UTI prevention: Is there anything you can do to be proactive about urinary health?

Laides getting ahead of UTIs

UTIs are one of the great literal and figurative pains in this world, and UTI prevention is at the top of mind for those of us who suffer from frequent UTIs. If you get recurrent UTIs, you’re probably familiar with the vague stinging and itching that signals the start of a UTI. The next 4 hours are probably spent frantically trying to get ahold of your doctor, followed by a visit to the pharmacist and the long hours between the time you take your first antibiotic and the pain begins to subside.

What can you do to get ahead of UTIs?

UTIs are thankfully very easily treated by antibiotics, but what do you do if you’re someone who wants to be proactive instead of reactive? UTI prevention will be more difficult for some people who are naturally more prone to UTIs. However, no matter what your propensity is, there are a handful of things you can do to prevent UTIs.

There are a handful of ways you can help your body boost its natural defenses against urinary tract infections:

  1. Stay well hydrated. Urination is your body’s best natural defense against UTIs, and the better hydrated you are the better your body can fend for itself. 
  2. Urinate immediately and fully — don’t hold it in. Go to the bathroom regularly and flush bad bacteria out of your urinary tract.  Make sure you completely emptied your bladder and clean from front to back.
  3. Avoid baths if you’re especially prone to UTIs and opt for showers instead.
  4. Urinate soon after having sex to flush out bacteria.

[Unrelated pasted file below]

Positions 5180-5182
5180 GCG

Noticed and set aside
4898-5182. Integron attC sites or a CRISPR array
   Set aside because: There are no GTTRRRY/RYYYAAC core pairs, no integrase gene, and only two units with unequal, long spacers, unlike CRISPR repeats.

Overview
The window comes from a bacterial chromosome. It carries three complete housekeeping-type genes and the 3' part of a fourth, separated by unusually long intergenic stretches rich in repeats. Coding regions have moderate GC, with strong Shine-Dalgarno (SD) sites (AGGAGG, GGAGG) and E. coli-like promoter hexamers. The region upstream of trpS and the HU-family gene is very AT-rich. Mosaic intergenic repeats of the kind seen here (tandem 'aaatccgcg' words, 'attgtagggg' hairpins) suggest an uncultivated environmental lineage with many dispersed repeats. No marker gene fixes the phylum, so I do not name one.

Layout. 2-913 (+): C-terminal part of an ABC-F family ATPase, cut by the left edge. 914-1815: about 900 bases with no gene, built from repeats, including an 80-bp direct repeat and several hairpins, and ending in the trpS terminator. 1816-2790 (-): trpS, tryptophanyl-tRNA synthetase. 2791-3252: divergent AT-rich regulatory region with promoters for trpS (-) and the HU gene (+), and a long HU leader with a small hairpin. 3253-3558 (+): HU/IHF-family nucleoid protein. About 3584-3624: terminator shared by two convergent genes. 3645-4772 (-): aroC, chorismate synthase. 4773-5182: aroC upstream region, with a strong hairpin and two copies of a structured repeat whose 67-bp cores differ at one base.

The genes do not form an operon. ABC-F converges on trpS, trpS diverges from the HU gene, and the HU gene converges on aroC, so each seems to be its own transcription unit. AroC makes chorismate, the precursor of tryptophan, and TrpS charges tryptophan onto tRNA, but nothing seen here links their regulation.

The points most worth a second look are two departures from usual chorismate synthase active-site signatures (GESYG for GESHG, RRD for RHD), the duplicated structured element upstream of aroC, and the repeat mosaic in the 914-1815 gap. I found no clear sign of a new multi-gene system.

5. Wear cotton underwear for maximum breathability. 
  6. Evaluate your birth control options if you’re suffering from repeat UTIs. Diaphragm, unlubricated condoms or spermicidal jelly for contraception may increase the risk of developing a UTI.
  7. Try to avoid or dramatically limit consuming items which increase your bladder pH. This includes sugar, processed and pre-packaged ready-made items, caffeine, alcohol, dairy products, red meat and other animal protein, fish, lots of corn, wheat, and potatoes.
  8. If you are post-menopausal, speak with your physician about how your hormonal changes could be impacting your risk of UTIs. Some physicians recommend estrogen supplements to help.
  9. Take the over-the-counter supplement, Uqora, a simple drink mix designed to fight off bacteria and improve urinary health when you need it most, like after sex or prolonged exercise. Uqora’s active ingredients hinder bacteria from adhering to the urethral wall.  Uqora also helps you flush out bacteria quickly and supports the immune system with fighting off UTI’s.

Shower instead of baths urinate after sex  Cotton underwear

Implications of using antibiotics for UTI prevention 

Physicians often recommend using antibiotics to prevent UTIs, not just treat them. It is worth noting that while prophylactic antibiotics are effective in staving of UTIs, using antibiotics to prevent UTIs can have serious drawbacks.

For one, while antibiotics do strip our body of the bad bacteria that can cause UTIs, they also strip our body of the good bacteria we need to keep a balanced vagina. Without the good bacteria, yeast infections can more easily set in.

Additionally, while antibiotics kill almost all the bacteria in question, it doesn’t always kill all the bacteria. When some bacteria is able to survive antibiotics, that bacteria develops resistance to the drug. As the resistant bacteria reproduces, they give rise to new populations that are similarly resistant. Pretty soon, that bacteria could have given rise to entire generations of antibiotic resistant bacteria.

So while antibiotics are certainly a tempting UTI prevention method for someone who repeatedly suffers from UTIs, it is worth noting that overusing antibiotics comes with potential risk and side effects.